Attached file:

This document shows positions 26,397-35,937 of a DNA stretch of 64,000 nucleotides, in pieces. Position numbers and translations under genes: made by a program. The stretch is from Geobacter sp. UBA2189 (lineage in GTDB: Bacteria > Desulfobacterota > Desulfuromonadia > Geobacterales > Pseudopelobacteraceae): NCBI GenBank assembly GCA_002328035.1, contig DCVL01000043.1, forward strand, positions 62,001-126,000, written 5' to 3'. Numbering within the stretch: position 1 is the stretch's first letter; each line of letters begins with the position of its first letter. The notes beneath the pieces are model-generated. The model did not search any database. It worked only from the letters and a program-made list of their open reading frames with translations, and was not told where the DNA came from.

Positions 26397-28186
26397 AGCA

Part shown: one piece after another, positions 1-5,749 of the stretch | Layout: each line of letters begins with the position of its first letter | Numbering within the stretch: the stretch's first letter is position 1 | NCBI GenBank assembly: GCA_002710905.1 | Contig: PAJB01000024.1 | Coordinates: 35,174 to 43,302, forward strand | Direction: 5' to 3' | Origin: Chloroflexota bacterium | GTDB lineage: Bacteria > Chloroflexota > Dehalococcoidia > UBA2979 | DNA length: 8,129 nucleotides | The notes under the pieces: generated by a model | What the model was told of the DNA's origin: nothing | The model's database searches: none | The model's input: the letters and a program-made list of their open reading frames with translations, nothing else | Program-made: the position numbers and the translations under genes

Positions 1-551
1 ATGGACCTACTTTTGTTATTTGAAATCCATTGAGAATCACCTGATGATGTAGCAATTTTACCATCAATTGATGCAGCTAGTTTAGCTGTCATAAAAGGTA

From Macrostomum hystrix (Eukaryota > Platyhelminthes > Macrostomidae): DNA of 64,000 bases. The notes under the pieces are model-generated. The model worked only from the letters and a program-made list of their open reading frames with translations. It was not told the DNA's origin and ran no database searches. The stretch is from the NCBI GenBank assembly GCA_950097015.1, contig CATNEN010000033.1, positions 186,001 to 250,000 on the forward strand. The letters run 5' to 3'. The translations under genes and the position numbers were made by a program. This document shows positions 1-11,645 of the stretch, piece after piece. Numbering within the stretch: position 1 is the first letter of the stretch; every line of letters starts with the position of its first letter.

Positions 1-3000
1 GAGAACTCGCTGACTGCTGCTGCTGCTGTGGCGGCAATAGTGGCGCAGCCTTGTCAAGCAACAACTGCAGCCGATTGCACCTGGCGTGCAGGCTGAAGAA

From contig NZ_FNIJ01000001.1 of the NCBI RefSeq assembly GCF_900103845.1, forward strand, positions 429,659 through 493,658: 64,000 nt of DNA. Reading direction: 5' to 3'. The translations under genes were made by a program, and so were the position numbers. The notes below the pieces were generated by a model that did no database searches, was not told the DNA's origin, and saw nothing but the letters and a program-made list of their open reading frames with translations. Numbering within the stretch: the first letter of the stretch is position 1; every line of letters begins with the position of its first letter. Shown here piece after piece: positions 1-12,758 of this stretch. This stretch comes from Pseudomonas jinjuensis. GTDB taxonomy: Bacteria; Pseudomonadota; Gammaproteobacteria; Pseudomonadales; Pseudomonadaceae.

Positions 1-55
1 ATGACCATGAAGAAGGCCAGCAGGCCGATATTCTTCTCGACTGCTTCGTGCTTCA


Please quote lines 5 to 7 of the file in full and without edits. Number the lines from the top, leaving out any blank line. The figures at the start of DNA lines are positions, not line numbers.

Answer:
Positions 1-551
1 ATGGACCTACTTTTGTTATTTGAAATCCATTGAGAATCACCTGATGATGTAGCAATTTTACCATCAATTGATGCAGCTAGTTTAGCTGTCATAAAAGGTA

From Macrostomum hystrix (Eukaryota > Platyhelminthes > Macrostomidae): DNA of 64,000 bases. The notes under the pieces are model-generated. The model worked only from the letters and a program-made list of their open reading frames with translations. It was not told the DNA's origin and ran no database searches. The stretch is from the NCBI GenBank assembly GCA_950097015.1, contig CATNEN010000033.1, positions 186,001 to 250,000 on the forward strand. The letters run 5' to 3'. The translations under genes and the position numbers were made by a program. This document shows positions 1-11,645 of the stretch, piece after piece. Numbering within the stretch: position 1 is the first letter of the stretch; every line of letters starts with the position of its first letter.